Juliette Carrillo, Barbara Chirinos, Bárbara Santos, and Lina de Guevara were on a panel at the first Coyuntura asking “What is Latinidad?” Photo by Brandon Law.

Coyuntura will address self-identification

On April 15 and 16, the Canadian Latinx Theatre Artist Coalition and SFU Woodward’s Cultural Programs will hold the second Coyuntura on unceded Coast Salish Territory. It will focus on nationality, ethnicity, and cultural competence, as well as the politics and ethics of self-identification.

Each day at the SFU Goldcorp Centre for the Arts will end with a three-hour general assembly. Participants will gather in a circle moderated by theatre artists Columpa Bobb and Tania Carter.

“We don’t want it to just be a bitching session, which is why we have these two wonderful, amazing facilitators,” Aguirre says. “We want to walk away with actionable items.”

Chamale offers a reminder that the Latinx community is not a monolith. In fact, there’s a great deal of diversity. Most people from that part of the world speak Spanish. However, in the largest country, Brazil, the national language is Portuguese.

“We have to think about Afro Latinx people and Indigenous folks from Latin America,” he says.

Leguizamo engages in similar advocacy

In the meantime, the coalition has created a database of Latinx theatre artists. Chamale says that this makes it more difficult for shows to claim that there aren’t Latinx actors available for certain roles. He points out that the coalition can now ask producers or casting directors if they’ve checked the database.

Aguirre says that the issue of self-identification has been a concern since the coalition was created. As a gatekeeper, it wants to ensure that anyone who describes themselves as Latinx in the database is either from the region referred to as Latin America or their family is from there.

“We want to make it really clear that we’re never referring to gender,” Aguirre says.

In Hollywood, actor John Leguizamo has raised similar concerns about actors of Latin American ancestry losing out on roles for Latin American characters. And he’s said that this dates back generations.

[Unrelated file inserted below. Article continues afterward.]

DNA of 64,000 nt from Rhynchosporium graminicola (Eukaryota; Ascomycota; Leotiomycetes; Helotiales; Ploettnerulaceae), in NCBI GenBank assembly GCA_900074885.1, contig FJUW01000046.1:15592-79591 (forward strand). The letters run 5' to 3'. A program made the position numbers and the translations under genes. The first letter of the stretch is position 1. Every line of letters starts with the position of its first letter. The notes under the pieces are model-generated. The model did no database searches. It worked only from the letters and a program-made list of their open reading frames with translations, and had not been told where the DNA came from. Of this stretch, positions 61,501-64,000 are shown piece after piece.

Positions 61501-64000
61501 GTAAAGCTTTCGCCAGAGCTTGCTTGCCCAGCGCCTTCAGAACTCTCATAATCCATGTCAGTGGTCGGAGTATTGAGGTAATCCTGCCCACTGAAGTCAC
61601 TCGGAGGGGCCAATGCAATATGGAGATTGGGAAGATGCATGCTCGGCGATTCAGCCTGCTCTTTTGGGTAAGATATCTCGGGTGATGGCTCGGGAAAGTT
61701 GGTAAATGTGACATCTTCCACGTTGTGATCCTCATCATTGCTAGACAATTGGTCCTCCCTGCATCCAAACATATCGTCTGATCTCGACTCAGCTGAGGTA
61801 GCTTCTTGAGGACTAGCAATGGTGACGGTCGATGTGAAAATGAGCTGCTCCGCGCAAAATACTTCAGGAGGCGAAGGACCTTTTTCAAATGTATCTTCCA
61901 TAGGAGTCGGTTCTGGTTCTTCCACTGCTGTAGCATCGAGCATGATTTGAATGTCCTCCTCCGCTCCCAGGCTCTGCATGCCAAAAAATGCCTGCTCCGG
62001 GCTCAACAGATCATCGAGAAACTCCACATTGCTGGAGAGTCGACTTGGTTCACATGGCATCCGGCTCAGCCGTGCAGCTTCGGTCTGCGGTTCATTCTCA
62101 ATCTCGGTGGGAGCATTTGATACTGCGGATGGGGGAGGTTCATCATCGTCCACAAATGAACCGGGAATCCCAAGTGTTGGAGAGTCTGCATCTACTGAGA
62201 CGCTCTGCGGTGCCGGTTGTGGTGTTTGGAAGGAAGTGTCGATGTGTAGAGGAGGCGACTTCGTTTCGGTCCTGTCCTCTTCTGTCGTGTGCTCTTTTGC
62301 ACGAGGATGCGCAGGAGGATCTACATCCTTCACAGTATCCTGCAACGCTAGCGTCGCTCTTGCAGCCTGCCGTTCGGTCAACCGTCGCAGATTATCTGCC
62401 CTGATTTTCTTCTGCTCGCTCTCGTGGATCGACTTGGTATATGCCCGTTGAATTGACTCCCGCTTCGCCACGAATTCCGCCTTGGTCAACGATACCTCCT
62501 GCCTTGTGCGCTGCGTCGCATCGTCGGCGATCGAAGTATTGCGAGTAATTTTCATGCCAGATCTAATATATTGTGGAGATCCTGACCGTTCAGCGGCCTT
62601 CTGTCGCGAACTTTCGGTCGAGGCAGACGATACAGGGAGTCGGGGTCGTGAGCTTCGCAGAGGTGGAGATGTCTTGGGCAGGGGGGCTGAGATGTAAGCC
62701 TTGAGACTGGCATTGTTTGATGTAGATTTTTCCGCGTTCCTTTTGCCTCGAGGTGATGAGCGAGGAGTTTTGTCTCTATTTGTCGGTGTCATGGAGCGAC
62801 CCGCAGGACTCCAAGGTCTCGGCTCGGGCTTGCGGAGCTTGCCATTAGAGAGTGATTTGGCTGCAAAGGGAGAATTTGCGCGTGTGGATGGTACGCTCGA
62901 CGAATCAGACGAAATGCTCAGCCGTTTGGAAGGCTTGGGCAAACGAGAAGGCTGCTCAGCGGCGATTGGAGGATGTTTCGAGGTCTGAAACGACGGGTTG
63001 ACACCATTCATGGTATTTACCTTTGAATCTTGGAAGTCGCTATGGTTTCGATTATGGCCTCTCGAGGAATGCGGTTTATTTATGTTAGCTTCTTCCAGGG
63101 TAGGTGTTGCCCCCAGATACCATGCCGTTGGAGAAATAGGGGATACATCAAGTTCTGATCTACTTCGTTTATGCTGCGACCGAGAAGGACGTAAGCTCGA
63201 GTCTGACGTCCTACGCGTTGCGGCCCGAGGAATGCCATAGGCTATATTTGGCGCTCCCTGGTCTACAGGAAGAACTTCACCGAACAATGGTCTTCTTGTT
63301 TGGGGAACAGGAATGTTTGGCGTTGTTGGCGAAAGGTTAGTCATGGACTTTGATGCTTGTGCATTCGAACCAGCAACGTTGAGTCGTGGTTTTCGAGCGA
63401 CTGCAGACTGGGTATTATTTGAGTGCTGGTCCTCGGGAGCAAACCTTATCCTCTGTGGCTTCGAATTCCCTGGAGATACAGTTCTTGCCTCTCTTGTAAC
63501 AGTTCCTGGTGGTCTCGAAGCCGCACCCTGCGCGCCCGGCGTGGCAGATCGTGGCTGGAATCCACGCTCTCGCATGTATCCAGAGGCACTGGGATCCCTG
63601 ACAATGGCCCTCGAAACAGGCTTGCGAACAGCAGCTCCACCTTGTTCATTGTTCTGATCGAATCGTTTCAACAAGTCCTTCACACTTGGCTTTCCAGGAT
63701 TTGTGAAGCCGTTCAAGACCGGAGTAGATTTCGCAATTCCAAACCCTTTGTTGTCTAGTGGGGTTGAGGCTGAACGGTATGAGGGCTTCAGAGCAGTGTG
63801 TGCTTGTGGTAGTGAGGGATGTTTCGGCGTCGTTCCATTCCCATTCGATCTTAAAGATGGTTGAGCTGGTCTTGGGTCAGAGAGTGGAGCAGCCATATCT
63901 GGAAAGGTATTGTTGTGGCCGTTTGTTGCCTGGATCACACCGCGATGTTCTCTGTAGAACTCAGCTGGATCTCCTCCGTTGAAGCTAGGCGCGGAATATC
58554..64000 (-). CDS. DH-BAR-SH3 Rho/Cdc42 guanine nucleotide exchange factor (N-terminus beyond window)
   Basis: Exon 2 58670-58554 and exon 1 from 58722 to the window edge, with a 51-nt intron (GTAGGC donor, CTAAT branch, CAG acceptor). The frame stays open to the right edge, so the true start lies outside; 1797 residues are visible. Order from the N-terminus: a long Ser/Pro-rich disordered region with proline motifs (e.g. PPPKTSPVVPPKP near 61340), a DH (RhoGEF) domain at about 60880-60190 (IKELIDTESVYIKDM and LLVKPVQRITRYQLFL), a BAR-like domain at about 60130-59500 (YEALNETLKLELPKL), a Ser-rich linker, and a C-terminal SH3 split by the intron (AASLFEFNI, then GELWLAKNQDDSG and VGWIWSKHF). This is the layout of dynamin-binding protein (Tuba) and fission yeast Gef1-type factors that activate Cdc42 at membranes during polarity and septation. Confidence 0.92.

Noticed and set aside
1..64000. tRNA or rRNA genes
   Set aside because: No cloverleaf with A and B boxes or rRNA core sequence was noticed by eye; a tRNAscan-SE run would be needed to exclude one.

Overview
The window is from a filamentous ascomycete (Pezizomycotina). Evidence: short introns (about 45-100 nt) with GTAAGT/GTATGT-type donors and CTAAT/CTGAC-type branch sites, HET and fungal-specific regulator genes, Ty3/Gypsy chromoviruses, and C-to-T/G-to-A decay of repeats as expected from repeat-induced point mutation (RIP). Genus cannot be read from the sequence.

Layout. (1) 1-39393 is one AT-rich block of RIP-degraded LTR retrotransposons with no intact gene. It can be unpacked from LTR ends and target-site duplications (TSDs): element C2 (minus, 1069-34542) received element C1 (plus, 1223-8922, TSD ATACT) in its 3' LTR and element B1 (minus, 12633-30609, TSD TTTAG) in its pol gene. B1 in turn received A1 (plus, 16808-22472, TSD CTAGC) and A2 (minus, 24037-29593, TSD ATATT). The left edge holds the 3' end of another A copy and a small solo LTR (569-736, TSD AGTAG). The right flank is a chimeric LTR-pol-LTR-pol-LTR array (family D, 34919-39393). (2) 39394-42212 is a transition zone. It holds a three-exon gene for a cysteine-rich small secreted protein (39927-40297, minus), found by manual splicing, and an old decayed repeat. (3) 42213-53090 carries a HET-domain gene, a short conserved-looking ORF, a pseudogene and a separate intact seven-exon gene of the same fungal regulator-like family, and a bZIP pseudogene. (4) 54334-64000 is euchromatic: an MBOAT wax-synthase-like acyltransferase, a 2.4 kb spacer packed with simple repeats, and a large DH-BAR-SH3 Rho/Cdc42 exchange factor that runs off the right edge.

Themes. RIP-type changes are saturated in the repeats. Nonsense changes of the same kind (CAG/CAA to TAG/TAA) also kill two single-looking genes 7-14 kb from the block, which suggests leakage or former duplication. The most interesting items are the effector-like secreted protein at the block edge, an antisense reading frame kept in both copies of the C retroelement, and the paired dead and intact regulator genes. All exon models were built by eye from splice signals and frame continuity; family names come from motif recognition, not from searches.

One of his examples was Al Pacino, an Italian American, playing Cuban drug lord Tony Montana in Scarface.

Last year, Leguizamo wrote an opinion piece in the Los Angeles Times, declaring that Spaniards are not Latin American. Yet they too have received roles for Latin American characters. He cited two high-profile Spaniards in particular, Antonio Banderas and Javier Bardem, describing them as “white Europeans”.

For her part, Aguirre appreciates Leguizamo’s advocacy. She points out that Spaniards were the colonizers of racialized Latin Americans and imposed their language on the region.

Conversely, in the United States and Canada, Spanish is viewed by many as a racialized language.

“A lot of people are, like, ‘Oh, I didn’t know Spaniards weren’t Latinx. I thought they were Latinx,’ ” Aguirre says. “Of course, you thought that because Spaniards are playing Latinx.”

The Canadian Latinx Theatre Artist Coalition and SFU Woodward’s Cultural Programs will present Coyuntura on Saturday and Sunday (April 15 and 16). For more information and tickets, visit the SFU website. Follow Pancouver on Twitter @PancouverMedia.

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Charlie Smith

Charlie Smith

Pancouver editor Charlie Smith has worked as a Vancouver journalist in print, radio, and television for more than three decades.

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The Society of We Are Canadians Too created Pancouver to foster greater appreciation for underrepresented artistic communities. A rising tide of understanding lifts all of us.

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We would like to acknowledge that we are gathered on the traditional and unceded territories of the Coast Salish peoples of the xʷməθkwəy̓əm (Musqueam), Skwxwú7mesh (Squamish), and Səl̓ílwətaɬ (Tsleil-Waututh) Nations. With this acknowledgement, we thank the Indigenous peoples who still live on and care for this land.